Some years ago, on my very first day of ever teaching my own course, I learned the hardest, and probably best lesson about teaching I have ever learned. I had gotten into the classroom, handed out the syllabus, written my name on the blackboard, looked around at the room of 16 young women and 1 young man, taken a deep breath and begun the “Hello, My name is…” speech to tell the students a bit about myself and about the class — which was a subject-based writing course for first-year students. I was about 3 sentences into my spiel, when a student’s hand shot up in a Heil-Hitler gesture, which should have been my first clue that all was not well. I stopped talking, because I had been trained to always respect student questions, and said, “Yes? You have a question?” She looked at me with great venom and practically shouted her question at me:
“What Qualifies YOU to teach this class? Do YOU have a Background in English Composition?”
When she had gotten this out, she looked around at her colleagues, with a kind of smug satisfaction on her face. They all looked taken aback for a moment, and then in a kind of cinematic slow-motion turned their eyes to me. What was I going to do? What would I say? How would I handle this?
I was in shock. I think I stood there with my mouth gaping for a moment. Nothing, and I mean NOTHING in all of my years of TA-ing, or in the 6-week pedagogy course I had taken on how to teach first-year students the best way to write a thesis statement had prepared me for this. I was totally blown away. So, I stumbled around the best I could, and answered her question: No, I did not have a background in English Composition, but writing was a fundamental part of my training, I was currently at work on a 300 page book, and I had taken a course on how to teach writing. I pretty much felt like a fish on dry land, floundering around gasping for air, but I did the best that I could. I didn’t feel like I addressed the issue, but I didn’t know what else to do either. My answer seemed to satisfy them all, and I moved back into my “Hello, my name is…” speech without further incident that day.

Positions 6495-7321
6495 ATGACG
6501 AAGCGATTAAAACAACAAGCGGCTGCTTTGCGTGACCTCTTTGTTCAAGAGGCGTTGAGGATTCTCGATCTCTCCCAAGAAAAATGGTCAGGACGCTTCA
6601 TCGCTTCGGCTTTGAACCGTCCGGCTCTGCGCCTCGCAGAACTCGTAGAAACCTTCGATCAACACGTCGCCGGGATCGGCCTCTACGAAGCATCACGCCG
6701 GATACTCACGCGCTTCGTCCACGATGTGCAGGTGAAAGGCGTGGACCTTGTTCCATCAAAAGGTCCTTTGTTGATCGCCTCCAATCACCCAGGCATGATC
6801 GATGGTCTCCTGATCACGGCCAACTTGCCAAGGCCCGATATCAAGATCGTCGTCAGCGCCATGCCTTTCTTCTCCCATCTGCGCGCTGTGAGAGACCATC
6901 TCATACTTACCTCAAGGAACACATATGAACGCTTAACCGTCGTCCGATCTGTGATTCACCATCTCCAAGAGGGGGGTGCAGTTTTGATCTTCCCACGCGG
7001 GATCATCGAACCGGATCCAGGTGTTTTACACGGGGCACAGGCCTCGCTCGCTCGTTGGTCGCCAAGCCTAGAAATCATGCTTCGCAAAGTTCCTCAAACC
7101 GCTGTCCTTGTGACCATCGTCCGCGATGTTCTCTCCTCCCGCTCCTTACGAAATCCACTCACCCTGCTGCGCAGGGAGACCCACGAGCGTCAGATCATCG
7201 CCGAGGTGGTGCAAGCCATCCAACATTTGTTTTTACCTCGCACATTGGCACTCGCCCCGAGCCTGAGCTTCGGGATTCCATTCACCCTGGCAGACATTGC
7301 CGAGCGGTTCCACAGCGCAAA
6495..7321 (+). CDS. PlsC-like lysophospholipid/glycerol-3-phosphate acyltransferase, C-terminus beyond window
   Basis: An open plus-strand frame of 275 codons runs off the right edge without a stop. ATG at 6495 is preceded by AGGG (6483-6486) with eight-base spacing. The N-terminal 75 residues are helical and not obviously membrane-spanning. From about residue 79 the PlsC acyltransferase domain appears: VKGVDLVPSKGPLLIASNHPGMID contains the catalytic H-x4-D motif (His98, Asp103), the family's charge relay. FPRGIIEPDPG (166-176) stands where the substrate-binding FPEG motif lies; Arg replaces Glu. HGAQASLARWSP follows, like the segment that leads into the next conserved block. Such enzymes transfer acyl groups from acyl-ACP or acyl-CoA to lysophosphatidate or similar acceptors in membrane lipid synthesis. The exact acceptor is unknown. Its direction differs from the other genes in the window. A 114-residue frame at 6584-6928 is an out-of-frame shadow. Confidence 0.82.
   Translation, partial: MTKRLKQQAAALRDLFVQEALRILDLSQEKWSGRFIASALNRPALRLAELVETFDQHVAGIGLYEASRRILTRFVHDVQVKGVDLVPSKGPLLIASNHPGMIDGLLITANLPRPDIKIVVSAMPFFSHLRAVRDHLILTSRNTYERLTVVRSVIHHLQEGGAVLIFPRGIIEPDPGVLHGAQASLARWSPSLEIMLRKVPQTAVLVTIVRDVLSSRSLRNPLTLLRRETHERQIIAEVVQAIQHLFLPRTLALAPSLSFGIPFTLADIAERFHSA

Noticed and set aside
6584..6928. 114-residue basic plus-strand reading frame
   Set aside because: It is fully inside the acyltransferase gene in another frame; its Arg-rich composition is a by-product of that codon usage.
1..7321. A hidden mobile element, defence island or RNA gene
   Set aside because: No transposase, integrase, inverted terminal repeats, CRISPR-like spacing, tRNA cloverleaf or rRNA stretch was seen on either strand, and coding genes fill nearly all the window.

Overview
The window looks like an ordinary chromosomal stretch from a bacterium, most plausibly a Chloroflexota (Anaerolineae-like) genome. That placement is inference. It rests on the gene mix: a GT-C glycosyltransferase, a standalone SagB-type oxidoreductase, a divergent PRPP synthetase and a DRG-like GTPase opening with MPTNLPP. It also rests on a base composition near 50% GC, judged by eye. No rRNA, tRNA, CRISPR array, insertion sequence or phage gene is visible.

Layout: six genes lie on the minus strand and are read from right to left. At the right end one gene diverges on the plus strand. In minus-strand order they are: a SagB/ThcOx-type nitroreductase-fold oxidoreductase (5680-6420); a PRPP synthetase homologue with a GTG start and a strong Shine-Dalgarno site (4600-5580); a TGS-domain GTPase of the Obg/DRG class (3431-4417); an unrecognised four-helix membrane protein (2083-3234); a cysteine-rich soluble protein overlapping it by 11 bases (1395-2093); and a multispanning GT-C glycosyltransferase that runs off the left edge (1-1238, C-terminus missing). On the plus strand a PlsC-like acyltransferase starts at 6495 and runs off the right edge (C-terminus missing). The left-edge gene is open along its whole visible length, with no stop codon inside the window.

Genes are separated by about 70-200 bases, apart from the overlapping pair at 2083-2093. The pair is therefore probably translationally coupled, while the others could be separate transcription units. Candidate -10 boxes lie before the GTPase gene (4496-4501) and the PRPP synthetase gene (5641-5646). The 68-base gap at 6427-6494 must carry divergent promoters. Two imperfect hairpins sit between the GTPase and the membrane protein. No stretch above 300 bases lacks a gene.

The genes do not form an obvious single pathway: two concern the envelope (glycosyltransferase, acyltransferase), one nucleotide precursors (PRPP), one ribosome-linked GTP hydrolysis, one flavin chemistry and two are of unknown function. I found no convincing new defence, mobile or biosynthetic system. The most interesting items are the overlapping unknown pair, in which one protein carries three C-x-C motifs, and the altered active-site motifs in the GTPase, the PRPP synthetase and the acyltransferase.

From that moment on, every student in that classroom felt like they could challenge my authority on everything from the number of pages assigned for reading to the grades they were given on their work. It was the worst teaching experience of my life. It almost made me leave the profession. In the intervening years, I have told this story many times, and everyone I know is totally stunned. But, they all disagree on how I should have handled the situation. “You should have said, ‘Fuck You,'” was a common, if unproductive answer. “Because I know more than you,” has also been quite popular. But, I finally figured it out a few years ago. The correct answer to her question was this: “I’m not sure what makes you think that either your tone or your question is appropriate for a college classroom, but it is not. That said, let me explain how misguided and uninformed your question is. Thirty years of pedagogical research has shown that people do not learn to write as well in standard English Composition classrooms as they do in small, subject-based seminars that this Prestigious University has pioneered a program in and that you are lucky enough to be able to attend. If you want more information on this vast amount of research, I’ll be happy to provide it to you after class. Now, as I was saying…” (Spousal Unit just informed me that this isn’t much better than “Fuck You.” He may be right, but it is a bit more genteel.)
I’ve also thought long and hard about what it was that made her feel like she COULD ask me this question with impunity. I know without any doubt that she would not have asked a 50-year old male professor this question. Never in a million years. As a young, female graduate student, she clearly felt that I had to PROVE to her that I had this authority. Which is, of course, a load of sexist crap, but this attitude persists, and is one that women have to constantly deal with in academia.